How did the Vikings fight?

Viking warriors fought using long swords and axes. A good sword was handed down from father to son, but Vikings also buried weapons with their owner when he died.

Vikings did not wear much armour. Some chieftains wore chain mail coats, but most relied on a round wooden shield for protection.

Some Viking warriors went into battle wearing wolf or bear skins. These warriors were called ‘berserkers’ because they went ‘berserk’ (out of control) and charged fearlessly into battle. Berserkers believed that Odin, the god of war, gave them superhuman powers and that they didn't need to wear battle armour for protection.

Click on the labels below to find out more about a Viking warrior’s weapons and armour.

How did the Vikings attack?

The Vikings did not send many ships on their first raids. They made surprise attacks on places like Lindisfarne.

There was no English navy to guard the coasts so it was easy for small groups of Vikings to land on a beach or sail up a river. But it was not long before larger Viking armies attacked Britain.

In AD892, 300 Viking ships invaded Britain to fight King Alfred of Wessex. No one knows how big the Viking army was but if there were 20 men in each Viking ship, the army of AD892 numbered 6000!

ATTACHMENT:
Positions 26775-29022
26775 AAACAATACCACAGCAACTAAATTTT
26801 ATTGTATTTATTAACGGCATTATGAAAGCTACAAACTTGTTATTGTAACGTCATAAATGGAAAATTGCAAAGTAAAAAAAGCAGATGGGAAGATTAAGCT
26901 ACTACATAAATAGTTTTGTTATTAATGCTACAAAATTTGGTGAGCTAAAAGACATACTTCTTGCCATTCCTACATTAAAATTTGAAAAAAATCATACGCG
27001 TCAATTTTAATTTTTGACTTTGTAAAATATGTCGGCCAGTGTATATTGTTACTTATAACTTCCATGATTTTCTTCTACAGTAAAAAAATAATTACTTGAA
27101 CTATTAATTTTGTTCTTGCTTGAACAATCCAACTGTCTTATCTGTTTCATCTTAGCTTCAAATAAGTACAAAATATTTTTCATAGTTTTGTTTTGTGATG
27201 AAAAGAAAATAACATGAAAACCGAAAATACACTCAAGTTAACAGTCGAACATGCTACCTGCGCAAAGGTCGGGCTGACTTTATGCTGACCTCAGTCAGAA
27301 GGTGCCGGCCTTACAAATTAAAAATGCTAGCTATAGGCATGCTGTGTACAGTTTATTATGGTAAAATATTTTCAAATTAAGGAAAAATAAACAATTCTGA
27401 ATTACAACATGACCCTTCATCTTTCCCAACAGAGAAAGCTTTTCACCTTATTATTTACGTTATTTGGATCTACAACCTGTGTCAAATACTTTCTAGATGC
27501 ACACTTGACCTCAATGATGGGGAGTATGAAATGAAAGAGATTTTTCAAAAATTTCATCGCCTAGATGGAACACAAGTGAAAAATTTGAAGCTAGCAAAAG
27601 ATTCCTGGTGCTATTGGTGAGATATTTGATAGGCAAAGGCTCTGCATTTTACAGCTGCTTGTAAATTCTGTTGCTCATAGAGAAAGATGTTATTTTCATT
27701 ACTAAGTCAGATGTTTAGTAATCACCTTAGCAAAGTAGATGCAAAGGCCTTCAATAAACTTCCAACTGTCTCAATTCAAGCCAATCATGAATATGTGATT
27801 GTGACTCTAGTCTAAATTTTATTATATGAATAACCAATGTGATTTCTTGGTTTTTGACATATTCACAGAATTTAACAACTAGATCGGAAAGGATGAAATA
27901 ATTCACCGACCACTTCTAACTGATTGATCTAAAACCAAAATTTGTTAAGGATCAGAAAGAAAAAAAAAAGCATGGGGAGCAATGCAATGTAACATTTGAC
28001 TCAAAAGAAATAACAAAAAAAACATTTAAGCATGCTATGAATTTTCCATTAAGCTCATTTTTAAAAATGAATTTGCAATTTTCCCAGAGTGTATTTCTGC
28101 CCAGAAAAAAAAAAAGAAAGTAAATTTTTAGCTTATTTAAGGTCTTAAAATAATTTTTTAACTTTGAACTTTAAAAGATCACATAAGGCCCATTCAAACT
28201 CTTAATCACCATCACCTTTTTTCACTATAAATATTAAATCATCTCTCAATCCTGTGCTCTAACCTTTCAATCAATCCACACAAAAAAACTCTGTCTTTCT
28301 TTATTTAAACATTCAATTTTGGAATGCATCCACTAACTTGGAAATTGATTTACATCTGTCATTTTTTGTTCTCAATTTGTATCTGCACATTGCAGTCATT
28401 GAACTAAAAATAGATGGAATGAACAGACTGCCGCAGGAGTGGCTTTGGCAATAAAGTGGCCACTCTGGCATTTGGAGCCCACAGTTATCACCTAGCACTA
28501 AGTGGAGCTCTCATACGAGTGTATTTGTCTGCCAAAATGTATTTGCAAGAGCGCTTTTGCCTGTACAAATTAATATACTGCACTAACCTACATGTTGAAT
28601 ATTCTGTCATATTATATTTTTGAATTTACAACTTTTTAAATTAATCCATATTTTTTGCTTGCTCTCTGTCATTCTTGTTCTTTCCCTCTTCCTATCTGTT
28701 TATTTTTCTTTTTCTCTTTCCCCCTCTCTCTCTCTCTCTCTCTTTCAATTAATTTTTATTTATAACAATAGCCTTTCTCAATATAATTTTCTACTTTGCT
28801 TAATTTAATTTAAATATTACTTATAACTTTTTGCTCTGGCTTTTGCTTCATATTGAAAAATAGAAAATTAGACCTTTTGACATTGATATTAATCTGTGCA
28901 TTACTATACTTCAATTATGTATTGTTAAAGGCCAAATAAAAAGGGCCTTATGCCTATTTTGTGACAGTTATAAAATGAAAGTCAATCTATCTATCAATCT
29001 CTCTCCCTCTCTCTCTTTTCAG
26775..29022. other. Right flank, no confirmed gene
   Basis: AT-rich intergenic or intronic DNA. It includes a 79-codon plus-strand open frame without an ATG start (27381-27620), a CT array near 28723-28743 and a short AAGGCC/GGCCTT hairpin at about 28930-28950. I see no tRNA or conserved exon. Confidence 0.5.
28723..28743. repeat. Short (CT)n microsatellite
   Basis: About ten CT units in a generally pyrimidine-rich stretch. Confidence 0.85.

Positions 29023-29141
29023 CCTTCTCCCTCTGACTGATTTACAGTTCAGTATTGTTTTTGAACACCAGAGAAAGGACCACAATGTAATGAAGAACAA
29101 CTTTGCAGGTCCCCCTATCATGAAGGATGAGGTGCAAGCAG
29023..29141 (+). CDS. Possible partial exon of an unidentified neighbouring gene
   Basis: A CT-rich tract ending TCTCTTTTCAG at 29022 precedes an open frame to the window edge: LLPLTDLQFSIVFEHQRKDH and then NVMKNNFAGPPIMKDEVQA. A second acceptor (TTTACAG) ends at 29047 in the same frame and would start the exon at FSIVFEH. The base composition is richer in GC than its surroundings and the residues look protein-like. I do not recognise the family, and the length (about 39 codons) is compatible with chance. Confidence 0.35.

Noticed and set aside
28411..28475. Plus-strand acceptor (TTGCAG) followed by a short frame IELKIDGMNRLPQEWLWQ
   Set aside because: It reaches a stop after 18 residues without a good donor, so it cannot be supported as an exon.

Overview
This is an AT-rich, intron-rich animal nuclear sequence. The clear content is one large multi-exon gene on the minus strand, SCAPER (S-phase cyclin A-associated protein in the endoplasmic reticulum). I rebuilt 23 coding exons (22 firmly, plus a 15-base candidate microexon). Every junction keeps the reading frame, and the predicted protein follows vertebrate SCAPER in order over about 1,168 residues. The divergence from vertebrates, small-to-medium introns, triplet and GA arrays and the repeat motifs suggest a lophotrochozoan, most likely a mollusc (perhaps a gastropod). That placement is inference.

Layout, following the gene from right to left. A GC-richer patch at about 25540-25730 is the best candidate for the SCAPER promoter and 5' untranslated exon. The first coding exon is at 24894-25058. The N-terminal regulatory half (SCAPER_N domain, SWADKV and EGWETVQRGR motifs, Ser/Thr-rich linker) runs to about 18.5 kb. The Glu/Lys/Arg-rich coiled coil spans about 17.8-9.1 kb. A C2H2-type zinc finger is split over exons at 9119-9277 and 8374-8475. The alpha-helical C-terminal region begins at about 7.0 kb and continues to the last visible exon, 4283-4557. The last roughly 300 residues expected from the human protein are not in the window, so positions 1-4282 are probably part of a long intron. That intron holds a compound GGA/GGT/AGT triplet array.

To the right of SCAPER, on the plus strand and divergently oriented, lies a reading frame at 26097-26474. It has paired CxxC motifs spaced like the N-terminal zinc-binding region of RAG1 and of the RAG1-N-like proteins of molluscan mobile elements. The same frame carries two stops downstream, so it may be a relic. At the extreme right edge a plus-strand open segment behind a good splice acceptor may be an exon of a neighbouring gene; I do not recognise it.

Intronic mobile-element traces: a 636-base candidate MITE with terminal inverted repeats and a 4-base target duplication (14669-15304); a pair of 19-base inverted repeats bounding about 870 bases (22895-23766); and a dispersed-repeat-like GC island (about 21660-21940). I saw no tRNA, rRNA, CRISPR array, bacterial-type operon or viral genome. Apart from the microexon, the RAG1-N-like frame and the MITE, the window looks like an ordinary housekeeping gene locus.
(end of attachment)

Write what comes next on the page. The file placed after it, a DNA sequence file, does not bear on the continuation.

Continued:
That was a huge army for the time. Most Viking armies were smaller, perhaps 1000 to 2000 men.

Vikings fought using swords and axes and had round shields for protection

What were Viking ships like?

The Vikings built fast 'dragon-ships' and 'long ships' for raiding and war.

They also had slower passenger and cargo ships called ‘knorrs’. They built smaller boats too, for fishing or short trips. A ship carried everything needed at sea - drinking water, dried meat to eat, tools, weapons, and furs to keep warm.

Viking longships could sail in shallow water so they could travel up rivers as well as across the sea. In a raid, a ship could be hauled up on a beach. The Vikings could jump out and start fighting, and then make a quick getaway if they were chased.

Viking warriors could jump out of their longships and take their enemies by surprise

Click on the labels below to find out more about the parts of the a Viking long ship.

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